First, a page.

Fiction - Literary - Coming of Age
What does it mean for a family to lose a child they never really knew?
One afternoon, in a town in southeastern Nigeria, a mother opens her front door to discover her son’s body, wrapped in colorful fabric, at her feet. What follows is the tumultuous, heart-wrenching story of one family’s struggle to understand a child whose spirit is both gentle and mysterious. Raised by a distant father and an understanding but overprotective mother, Vivek suffers disorienting blackouts, moments of disconnection between self and surroundings. As adolescence gives way to adulthood, Vivek finds solace in friendships with the warm, boisterous daughters of the Nigerwives, foreign-born women married to Nigerian men. But Vivek’s closest bond is with Osita, the worldly, high-spirited cousin whose teasing confidence masks a guarded private life. As their relationship deepens—and Osita struggles to understand Vivek’s escalating crisis—the mystery gives way to a heart-stopping act of violence in a moment of exhilarating freedom.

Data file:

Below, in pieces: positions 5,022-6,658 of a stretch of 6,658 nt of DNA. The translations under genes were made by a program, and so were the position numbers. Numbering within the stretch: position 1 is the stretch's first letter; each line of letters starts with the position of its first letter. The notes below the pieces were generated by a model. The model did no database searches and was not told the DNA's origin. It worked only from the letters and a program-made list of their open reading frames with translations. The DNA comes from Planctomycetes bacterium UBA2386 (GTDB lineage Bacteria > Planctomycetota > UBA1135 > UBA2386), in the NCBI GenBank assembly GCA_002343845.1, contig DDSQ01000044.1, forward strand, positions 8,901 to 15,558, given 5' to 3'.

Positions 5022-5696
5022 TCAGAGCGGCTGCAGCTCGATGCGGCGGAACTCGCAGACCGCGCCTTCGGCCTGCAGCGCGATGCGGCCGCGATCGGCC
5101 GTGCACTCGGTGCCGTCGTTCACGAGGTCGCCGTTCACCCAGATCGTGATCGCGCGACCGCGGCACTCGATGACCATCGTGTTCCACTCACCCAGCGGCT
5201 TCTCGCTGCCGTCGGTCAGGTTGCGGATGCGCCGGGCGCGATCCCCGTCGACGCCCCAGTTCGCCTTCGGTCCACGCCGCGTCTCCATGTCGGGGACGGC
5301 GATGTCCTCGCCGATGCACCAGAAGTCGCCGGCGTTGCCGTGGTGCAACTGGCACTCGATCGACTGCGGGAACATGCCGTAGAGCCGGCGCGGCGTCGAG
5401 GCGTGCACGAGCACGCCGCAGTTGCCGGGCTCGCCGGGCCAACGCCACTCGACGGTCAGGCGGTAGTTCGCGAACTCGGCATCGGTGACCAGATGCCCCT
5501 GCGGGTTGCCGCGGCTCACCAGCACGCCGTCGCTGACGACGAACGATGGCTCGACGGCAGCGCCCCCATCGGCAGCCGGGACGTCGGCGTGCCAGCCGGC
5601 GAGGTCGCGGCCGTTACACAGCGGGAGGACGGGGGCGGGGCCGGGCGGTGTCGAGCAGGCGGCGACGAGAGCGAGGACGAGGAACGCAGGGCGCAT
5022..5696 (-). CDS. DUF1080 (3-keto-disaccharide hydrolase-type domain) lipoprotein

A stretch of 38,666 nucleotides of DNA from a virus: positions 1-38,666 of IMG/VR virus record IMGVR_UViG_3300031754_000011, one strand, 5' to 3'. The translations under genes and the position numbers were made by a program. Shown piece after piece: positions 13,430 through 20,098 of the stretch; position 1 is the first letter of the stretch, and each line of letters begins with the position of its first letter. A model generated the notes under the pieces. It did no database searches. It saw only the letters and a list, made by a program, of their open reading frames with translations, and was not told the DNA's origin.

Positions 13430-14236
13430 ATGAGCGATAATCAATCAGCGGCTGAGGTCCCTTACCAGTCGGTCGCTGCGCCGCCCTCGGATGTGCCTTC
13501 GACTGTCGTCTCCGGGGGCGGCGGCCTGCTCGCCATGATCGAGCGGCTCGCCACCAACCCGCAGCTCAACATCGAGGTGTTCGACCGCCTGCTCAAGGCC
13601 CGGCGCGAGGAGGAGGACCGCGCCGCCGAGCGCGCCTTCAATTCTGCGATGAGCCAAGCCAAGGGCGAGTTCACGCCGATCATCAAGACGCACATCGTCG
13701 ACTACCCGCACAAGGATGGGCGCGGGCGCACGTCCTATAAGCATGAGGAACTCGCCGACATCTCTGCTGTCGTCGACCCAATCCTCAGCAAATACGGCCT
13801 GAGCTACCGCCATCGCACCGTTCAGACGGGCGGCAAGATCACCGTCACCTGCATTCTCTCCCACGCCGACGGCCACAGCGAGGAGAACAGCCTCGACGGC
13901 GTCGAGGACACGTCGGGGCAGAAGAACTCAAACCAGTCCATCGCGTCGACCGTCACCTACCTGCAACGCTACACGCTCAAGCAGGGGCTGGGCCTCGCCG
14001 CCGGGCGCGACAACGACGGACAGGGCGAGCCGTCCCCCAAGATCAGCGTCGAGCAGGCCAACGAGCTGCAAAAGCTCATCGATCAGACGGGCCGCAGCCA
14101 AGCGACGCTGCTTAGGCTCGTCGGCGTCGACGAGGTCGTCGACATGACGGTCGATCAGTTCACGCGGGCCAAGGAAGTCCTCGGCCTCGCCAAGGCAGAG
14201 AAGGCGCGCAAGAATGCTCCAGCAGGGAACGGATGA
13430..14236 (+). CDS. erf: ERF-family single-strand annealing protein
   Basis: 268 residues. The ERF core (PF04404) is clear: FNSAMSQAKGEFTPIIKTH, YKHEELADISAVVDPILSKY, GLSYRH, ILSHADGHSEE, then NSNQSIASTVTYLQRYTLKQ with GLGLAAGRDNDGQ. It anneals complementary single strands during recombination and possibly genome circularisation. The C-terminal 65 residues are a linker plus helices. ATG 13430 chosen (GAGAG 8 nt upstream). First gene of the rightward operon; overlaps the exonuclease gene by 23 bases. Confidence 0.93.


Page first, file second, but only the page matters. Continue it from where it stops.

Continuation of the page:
Propulsively readable, teeming with unforgettable characters, The Death of Vivek Oji is a novel of family and friendship that challenges expectations—a dramatic story of loss and transcendence that will move every reader.
“[A] dazzling, devastating story . . . A puzzle wrapped in beautiful language, raising questions of identity and loyalty that are as unanswerable as they are important.” —The New York Times Book Review
“Instead of getting flattened by death, Vivek becomes more vivid on each page. He glows like the sun, impossible to look at directly yet utterly charismatic. I missed him when the novel was done.” —NPR
“Emezi has a gift for prose that is often as visceral, tender and heartbreaking as what it describes. . . . While the novel sets out to solve the mystery of Oji’s death, what gives it power is how it uncovers the story of a person shielded by the peace of self-acceptance against the pain of the world. Here is proof of what good fiction does best: it is an antidote to invisibility.” —The Guardian